This gallery contains 6 photos. Sunday, August 16 was a good day at the 8th Richmond Raptor Festival, held once again at Terra Nova Rural Park. This educational and entertaining annual event showcased a variety of birds of prey and flight demonstrations from the Duncan, Vancouver Island-based wildlife rehabilitation organization, Pacific Northwest Raptors. First up: this large owl. I had never seen one in the feathers before, but I guessed correctly that it was a Spectacled Owl. Here he is getting some shade under the tent during the intermissions. He was remarkably calm and composed, and not in the least rattled to have so many lenses thrust in his direction.
The Spectacled Owl is a beautiful large owl of Central and South America.
f/8, 1/250, 150-500 mm telephoto lens, 229 mm, ISO 400
This young lady is a juvenile Red-Tailed Hawk, perhaps the most common hawk in North America. Not exhibited during the flight demonstration, she was probably an “understudy” or fallback, in case one of the other birds of prey got sick or was otherwise unable to participate in the flight demonstrations. It was a pleasure to meet her during the intermissions between the shows.
A profile shot of a female juvenile Red-Tailed Hawk.
f/5.6, 1/800, 150-500 mm telephoto lens, 267 mm, ISO 100
This young male Harris’s Hawk had a bit of “stage fright” (or nerves) during the first show with the large audience, but handled things much better after meeting fans backstage afterwards. By the second flight demonstration, he was paying more attention to his handlers’ commands and cues. Harris’s Hawks are natives of the southwestern U.S., and Central and South America. They are quite trainable and make great falconry birds, and live to about 20 years in captivity. They are also special in that, unlike other raptors, they hunt in packs.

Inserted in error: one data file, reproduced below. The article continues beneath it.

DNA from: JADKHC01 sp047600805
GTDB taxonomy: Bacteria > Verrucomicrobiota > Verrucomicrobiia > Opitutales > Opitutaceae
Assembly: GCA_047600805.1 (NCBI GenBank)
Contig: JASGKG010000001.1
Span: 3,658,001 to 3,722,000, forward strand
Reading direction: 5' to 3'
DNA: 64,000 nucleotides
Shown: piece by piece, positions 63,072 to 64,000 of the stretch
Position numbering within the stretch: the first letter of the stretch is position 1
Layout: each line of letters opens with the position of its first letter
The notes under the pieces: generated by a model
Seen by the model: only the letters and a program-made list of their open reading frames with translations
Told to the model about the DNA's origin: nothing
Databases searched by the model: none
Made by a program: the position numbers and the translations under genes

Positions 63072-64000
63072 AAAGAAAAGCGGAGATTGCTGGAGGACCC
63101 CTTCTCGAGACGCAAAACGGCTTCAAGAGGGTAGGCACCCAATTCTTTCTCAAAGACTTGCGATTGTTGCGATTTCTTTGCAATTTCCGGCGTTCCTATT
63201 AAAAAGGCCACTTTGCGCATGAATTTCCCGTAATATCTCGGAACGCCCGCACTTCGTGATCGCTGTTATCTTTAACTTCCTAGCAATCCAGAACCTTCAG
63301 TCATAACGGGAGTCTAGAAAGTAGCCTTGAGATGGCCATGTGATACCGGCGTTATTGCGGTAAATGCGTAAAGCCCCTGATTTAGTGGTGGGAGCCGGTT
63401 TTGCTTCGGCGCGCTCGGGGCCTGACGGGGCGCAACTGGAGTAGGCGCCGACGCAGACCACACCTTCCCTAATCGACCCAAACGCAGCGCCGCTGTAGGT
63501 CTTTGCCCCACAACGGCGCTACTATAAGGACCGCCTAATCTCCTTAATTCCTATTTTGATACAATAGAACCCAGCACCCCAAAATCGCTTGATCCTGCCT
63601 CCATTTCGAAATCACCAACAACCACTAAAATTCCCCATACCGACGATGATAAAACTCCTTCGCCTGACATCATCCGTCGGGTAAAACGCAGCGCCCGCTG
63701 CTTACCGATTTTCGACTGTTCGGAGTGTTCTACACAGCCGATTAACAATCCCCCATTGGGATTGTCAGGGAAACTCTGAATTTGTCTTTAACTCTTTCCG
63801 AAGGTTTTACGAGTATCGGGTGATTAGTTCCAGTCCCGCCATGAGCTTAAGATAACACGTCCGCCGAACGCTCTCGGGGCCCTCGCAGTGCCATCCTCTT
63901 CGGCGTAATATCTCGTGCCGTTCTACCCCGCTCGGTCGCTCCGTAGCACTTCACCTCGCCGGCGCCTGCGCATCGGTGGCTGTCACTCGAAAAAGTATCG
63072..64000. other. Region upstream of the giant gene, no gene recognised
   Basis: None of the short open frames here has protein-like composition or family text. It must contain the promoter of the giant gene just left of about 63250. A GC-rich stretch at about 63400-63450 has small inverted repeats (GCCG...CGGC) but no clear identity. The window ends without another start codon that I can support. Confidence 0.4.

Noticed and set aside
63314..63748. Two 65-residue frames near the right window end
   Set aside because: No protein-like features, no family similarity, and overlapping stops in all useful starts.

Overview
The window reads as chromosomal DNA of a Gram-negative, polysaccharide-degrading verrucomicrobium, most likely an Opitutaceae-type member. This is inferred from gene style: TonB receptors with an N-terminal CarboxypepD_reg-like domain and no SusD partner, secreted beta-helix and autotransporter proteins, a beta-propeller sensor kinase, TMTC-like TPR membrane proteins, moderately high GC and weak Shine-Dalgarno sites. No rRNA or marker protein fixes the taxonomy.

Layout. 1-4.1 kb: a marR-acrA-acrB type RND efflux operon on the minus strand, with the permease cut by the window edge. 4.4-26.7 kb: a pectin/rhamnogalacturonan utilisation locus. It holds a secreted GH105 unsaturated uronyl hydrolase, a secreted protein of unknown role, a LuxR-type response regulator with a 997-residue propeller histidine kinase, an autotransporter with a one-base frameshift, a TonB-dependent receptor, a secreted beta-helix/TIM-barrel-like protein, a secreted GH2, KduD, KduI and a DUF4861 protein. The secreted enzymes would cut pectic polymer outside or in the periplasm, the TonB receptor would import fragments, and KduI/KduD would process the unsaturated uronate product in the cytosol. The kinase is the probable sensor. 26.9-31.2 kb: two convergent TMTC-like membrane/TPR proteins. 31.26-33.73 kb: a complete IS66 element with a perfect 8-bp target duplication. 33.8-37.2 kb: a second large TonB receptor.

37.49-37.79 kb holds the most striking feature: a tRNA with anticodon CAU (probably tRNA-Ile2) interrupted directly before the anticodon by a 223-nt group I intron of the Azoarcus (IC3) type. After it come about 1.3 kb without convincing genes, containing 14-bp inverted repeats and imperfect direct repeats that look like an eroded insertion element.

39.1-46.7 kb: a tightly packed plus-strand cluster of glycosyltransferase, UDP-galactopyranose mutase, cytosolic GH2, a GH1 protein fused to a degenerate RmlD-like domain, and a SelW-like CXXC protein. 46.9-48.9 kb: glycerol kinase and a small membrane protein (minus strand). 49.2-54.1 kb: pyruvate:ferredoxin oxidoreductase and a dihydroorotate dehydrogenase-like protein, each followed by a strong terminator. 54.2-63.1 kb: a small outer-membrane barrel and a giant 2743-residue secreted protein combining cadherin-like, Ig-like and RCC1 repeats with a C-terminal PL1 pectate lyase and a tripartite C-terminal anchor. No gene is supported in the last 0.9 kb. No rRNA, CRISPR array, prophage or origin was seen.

This young male Harris’s Hawk catches a piece of meat tossed up by one of his handlers.
f/8, 1/2000, 150-500 mm telephoto lens, 267 mm, ISO 500
Having sighted my first Turkey Vulture in 2009, and more recently on Galiano Island over the 2015 BC Day long weekend, I finally had the opportunity to meet one up close for the first time (discounting its sub 6-foot wingspan, it is only a little bit larger than the Spectacled Owl). It was interesting to learn about this carrion eater, including the fact that it does a “Number 1 and Number 2” down its legs to keep them clean!
Turkey Vultures have only been spotted in Metro Vancouver within the last 15 years.
f/8, 1/1000, 100 mm macro lens, 100 mm, ISO 400
Peregrine falcons are my favourite bird of prey for their dazzling beauty and amazing speed. When they execute their stoop dives, they can achieve speeds of over 320 km/h (figures from the Peregrine Falcon Wikipedia profile). This young lady amazed us with the way she caught the food tossed up by her handler — she would “punch” it like she would with live prey.
This young female Peregrine eagerly took to the skies during the flight demonstrations.
f/8, 1/2000, 150-500 mm telephoto lens, 439 mm, ISO 640
This male juvenile Bald Eagle (note the black on his bill is fading to yellow, and the brown head feathers are giving way to white ones) was a handful, and even gave his handler a bite on the cheek (and a dime-sized scar) as he was being taken out at the conclusion of his part of the second flight demonstration. Bald Eagles are an example of a raptor species that has been successfully brought back from the edge of extinction. These are the raptors I have seen most often in Metro Vancouver.
This rambunctious juvenile male Bald Eagle gave us some spectacular flight shots.
f/8, 1/2000, 150-500 mm, 370 mm, ISO 500
See more examples of the Weekly WordPress Challenge: Today Was a Good Day.